The epidemiological surveys done in those years were made possible by the transformation in the public health apparatus at the federal and state levels, and by the strengthening of the institutional network to house studies on the leishmaniases and other rural endemics. Medical schools in the Southeast and Northeast of Brazil and the Oswaldo Cruz Institute in Rio de Janeiro were the main centers for this network. The Belém do Pará Institute, which was renamed the Evandro Chagas Institute, also played an important role, along with three research centers created in 1950’s in the capitals of Bahia, Minas Gerais, and Pernambuco, which today are branches of the Oswaldo Cruz Foundation.

In the Rockefeller Archive Center, I found documents which bear witness to the support given by the Rockefeller Foundation to these medical schools, stimulating certain specialties or changes in their curricula. Chairs and laboratories that undertook studies on rural endemic diseases were also benefited by grants and material support.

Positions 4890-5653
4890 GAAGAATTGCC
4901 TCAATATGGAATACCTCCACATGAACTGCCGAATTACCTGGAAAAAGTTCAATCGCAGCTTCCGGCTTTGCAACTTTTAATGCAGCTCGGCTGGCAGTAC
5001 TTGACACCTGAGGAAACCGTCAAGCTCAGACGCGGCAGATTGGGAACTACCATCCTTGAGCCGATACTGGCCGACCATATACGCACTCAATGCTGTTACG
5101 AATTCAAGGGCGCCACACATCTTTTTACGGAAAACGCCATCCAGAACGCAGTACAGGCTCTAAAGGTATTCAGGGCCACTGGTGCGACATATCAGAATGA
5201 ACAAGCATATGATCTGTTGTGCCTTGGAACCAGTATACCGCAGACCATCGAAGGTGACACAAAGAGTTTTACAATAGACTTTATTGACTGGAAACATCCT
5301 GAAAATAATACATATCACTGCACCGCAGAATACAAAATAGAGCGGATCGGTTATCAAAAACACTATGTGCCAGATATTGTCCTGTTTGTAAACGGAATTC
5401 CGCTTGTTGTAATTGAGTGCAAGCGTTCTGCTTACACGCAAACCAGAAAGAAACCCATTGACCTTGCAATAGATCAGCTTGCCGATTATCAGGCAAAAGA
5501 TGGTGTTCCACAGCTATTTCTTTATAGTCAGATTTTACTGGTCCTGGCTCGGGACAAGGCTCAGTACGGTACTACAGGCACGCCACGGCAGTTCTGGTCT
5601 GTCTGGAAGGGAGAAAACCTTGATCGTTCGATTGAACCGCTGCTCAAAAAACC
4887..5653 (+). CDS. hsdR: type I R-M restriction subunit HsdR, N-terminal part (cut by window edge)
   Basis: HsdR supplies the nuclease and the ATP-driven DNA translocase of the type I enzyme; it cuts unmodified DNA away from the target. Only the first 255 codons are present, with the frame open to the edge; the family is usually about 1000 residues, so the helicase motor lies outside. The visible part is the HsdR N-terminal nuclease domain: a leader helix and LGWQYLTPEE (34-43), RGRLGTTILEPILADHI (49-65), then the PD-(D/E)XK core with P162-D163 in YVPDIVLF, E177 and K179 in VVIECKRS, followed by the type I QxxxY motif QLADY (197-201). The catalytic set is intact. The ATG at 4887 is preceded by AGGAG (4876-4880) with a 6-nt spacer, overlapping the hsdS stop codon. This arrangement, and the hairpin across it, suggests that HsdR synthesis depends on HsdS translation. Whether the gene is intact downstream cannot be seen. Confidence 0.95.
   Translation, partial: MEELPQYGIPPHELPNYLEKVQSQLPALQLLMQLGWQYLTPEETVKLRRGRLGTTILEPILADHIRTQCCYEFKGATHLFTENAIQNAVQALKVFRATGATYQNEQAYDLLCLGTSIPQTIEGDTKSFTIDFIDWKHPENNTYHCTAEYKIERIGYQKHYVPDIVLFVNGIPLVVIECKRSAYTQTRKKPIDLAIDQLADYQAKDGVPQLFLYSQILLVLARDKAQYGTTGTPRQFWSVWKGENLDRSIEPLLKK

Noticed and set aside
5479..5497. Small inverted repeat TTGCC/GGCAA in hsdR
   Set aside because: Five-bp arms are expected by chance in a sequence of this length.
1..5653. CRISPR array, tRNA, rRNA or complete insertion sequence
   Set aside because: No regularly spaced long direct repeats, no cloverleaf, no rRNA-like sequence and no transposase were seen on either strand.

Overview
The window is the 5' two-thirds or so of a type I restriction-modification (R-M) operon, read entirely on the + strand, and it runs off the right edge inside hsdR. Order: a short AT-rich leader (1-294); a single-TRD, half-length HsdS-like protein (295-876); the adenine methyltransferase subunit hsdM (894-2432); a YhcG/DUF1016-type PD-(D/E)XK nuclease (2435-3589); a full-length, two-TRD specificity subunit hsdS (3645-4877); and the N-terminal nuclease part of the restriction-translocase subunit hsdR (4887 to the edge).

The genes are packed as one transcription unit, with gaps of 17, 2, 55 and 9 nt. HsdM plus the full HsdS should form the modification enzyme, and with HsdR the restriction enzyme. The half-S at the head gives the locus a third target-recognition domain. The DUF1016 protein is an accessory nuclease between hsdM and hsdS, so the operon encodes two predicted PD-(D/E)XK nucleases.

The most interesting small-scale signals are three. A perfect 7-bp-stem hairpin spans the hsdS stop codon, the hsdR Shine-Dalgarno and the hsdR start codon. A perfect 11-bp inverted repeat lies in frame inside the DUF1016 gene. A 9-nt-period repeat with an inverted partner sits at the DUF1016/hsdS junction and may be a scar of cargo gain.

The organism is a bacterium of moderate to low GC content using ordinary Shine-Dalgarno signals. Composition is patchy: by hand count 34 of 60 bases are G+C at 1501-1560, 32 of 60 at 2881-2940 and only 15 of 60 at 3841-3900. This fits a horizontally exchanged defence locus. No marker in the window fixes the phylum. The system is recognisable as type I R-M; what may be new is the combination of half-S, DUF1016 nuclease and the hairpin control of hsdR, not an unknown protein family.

A landmark in the consolidation of this research network was the Kala-Azar Seminar held in Salvador, the capital of Bahia, in 1960. On the opening day of the event, the Brazilian Society of Tropical Medicine was founded. Tropical medicine also gained renewed importance internationally, because the traditional diseases in this category began to appear as significant obstacles (and byproducts) to development policies targeting countries like Brazil to lift them out of their 'underdeveloped' status and more notably to prevent them from breaking loose of their orbits in the capitalist world by force of popular rebellion propitiated by poverty and disease.

In 1962, the year of the Cuban missile crisis and exacerbation of the Cold War, a comprehensive study on tropical diseases and the resources for their study and control was completed in the United States.[3] The study, which was sponsored by the National Academy of Sciences and the National Research Council, had support from the Rockefeller Foundation. Its Consultant Committee  brought together heavyweights of health, industry, and business. The arguments justifying the relevance of the study clearly show concern with preserving a power with imperial ambitions from the dangers that threatened it: decolonization movements, revolutions, and communism.